Drug Interactions Several drugs alter digoxin pharmacokinetics, increasing the risk of toxicity. Quinidine, verapamil, amiodarone, propafenone, cyclosporine, and itraconazole reduce renal excretion of digoxin (24,34 –36). These drugs have been demonstrated to inhibit P-glycoprotein mediated digoxin secretion by the renal tubular cells (36 –38). Macrolide antibiotics, particularly clarithromycin, erythromycin, and roxithromycin, have been implicated in causing digoxin toxicity (39,40). It has been suggested that these antibiotics eliminate Eubacterium lentum from the gastrointestinal tract, leading to increased absorption and elevated serum digoxin concentrations (39,40). Eubacterium lentum, an anaerobic gram-positive rod, converts digoxin to digoxin reduction products (41).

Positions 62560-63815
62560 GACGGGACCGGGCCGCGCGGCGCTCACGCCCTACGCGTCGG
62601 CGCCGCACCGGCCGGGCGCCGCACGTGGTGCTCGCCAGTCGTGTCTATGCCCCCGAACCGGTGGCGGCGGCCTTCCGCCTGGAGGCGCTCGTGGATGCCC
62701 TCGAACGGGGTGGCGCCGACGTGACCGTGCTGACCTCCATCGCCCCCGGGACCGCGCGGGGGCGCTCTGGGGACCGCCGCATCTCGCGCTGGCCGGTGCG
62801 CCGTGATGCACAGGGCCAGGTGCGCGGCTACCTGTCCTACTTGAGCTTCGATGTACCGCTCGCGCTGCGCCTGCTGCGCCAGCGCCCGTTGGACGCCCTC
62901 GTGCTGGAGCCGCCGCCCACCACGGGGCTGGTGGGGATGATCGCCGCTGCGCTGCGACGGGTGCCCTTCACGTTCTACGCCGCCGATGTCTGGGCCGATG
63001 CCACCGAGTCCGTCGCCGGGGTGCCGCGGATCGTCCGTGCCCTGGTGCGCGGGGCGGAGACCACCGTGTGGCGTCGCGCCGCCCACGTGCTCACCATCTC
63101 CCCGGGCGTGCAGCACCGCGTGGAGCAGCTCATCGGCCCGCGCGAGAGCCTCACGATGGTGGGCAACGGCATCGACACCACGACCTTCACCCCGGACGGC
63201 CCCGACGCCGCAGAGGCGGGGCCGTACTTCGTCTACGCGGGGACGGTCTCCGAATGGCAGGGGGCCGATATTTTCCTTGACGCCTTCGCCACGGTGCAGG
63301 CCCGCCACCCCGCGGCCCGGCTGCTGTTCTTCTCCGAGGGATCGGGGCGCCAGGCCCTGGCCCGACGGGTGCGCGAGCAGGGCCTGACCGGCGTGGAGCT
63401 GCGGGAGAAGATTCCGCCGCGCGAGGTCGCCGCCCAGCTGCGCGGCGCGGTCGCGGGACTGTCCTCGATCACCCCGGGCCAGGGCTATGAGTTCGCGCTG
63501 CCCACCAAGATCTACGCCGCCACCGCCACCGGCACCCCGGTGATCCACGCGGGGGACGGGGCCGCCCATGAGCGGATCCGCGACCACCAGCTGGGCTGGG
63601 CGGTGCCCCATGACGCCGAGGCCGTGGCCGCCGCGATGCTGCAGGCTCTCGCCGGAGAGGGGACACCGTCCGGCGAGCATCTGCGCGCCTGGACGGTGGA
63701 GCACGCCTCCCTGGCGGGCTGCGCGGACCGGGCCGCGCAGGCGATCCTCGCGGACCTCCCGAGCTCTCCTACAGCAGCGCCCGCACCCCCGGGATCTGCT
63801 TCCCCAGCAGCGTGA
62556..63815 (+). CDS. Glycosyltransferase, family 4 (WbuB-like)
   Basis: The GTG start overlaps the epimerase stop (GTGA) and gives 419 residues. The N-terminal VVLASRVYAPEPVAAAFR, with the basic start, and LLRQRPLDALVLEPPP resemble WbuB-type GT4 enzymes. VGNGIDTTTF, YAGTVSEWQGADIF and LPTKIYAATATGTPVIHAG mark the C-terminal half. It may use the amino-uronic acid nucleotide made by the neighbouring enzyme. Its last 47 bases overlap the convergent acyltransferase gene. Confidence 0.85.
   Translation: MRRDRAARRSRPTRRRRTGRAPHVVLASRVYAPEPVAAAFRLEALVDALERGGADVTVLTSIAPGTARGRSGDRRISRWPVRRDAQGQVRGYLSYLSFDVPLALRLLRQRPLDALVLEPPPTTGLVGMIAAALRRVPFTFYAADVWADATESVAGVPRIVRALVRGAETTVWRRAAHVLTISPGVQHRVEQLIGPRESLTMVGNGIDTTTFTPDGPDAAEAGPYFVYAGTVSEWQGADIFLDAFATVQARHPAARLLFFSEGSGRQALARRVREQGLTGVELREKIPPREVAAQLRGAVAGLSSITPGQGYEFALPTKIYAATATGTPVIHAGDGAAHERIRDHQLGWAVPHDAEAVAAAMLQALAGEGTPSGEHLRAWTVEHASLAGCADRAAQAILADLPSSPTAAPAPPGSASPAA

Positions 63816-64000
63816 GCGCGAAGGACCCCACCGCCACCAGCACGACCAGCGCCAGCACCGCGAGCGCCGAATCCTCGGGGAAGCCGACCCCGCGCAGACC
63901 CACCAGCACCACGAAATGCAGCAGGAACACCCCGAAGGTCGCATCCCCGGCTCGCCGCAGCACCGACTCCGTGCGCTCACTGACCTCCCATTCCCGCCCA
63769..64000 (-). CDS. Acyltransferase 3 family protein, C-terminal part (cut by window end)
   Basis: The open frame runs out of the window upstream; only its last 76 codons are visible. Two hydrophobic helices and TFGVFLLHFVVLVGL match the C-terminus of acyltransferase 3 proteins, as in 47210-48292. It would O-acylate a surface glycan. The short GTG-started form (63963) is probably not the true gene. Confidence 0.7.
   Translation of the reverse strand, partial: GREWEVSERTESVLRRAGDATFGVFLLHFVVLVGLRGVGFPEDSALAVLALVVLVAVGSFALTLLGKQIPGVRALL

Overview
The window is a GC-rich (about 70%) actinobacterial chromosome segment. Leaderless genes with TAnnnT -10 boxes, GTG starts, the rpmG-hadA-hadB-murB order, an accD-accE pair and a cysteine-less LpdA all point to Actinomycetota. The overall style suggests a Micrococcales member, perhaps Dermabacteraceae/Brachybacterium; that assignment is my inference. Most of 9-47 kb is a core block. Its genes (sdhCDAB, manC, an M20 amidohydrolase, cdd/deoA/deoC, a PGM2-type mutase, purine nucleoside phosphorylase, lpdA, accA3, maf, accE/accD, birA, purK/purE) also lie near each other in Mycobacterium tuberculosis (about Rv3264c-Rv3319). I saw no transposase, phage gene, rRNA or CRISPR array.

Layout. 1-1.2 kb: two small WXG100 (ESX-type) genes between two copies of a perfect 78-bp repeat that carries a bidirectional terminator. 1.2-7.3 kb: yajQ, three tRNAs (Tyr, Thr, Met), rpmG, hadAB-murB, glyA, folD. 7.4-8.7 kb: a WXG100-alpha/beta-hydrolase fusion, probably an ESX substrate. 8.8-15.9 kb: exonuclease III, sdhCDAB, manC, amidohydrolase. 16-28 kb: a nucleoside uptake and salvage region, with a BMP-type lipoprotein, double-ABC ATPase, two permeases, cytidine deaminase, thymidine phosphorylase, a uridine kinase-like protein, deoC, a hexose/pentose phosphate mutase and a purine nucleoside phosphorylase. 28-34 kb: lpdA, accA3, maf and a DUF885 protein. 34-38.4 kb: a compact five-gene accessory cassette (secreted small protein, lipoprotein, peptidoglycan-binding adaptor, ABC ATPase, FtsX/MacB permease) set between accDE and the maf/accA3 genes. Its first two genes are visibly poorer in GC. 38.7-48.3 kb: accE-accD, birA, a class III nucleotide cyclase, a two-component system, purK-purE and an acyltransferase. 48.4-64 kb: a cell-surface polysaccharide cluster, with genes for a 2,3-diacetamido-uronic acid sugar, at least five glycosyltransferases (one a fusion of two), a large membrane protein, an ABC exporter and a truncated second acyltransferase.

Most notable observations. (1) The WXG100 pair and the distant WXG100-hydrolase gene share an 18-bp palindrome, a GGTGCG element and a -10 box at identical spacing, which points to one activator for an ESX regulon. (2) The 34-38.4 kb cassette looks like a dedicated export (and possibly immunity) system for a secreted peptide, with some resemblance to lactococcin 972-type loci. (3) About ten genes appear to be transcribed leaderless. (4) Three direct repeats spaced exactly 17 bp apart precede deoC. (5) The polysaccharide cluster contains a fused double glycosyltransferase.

Monitoring Digoxin and Target Levels Our study reconfirms the extensive overlap of serum digoxin levels in patients with and without symptoms (17,42). Moreover, there were no significant baseline differences between the patients who were asymptomatic and those who had signs or symptoms of digoxin toxicity (16). The trend toward higher mortality in our symptomatic patients has been seen in other studies (16). The digoxin assay is the most widely used drug assay and represents a considerable medical cost (11,21). A major error in its use is the failure to wait for the postdistribution phase, which requires 12 hours after an oral dose and 6 hours after an intravenous dose (24). Administering digoxin in the evening has been recommended in the hospitalized patient, with the drug assay being performed in the morning (24,43). The time of the last dose should be noted on the laboratory requisition form to assure specimens have been appropriately drawn (43). When ordering a digoxin assay, the clinician must consider whether steady state has been achieved, remembering that this takes 4 to 5 half-lives (range of 10 to 25 days) following any change in dose. In our study, a digoxin assay was performed on average every 2.1 days in patients with elevated levels, reflecting a poor understanding of digoxin’s pharmacokinetics. Disease progression in heart failure is related not only to hemodynamic but also to neurohumoral factors (44). Neuroendocrine inhibitory effects of digoxin in patients with cardiac failure have been noted (45– 49). Low maintenance dosages of digoxin (0.125 mg) reduce sympathetic activity with no additional benefit when the dose is increased (45,47). Four recent clinical trials, including the DIG study, suggest that high serum digoxin levels (.1.1 ng/mL) or full dose digoxin ($0.25 mg/day) is associated with increased risk of death (8 –11). In 1974, Jelliffe and Booker (12) demonstrated that the risk of arrhythmias increases with increasing digoxin serum levels. Furthermore, although the DIG trial suggested a trend toward a beneficial effect from digoxin on death from pump failure, there was a trend toward increased mortality due to other cardiovascular causes (7). Thus, digoxin in low doses may be beneficial through modulating sympathetic activity, while at higher doses the risks of arrhythmias outweigh these benefits. Moreover, in patients with congestive heart failure and normal sinus rhythm, the potential benefits of digoxin are small when compared with ACE inhibitors. If digoxin is given to patients with normal sinus rhythm, it should be used in doses that do not carry a risk of toxic effects with serum levels between 0.7 and 1.2 ng/mL (11,50). The serum digoxin level should be monitored in the elderly, in patients with deranged renal function, and when used in conjunction with agents that alter the drug’s disposition. Furthermore, the dosage should be adjusted and the serum level August 1998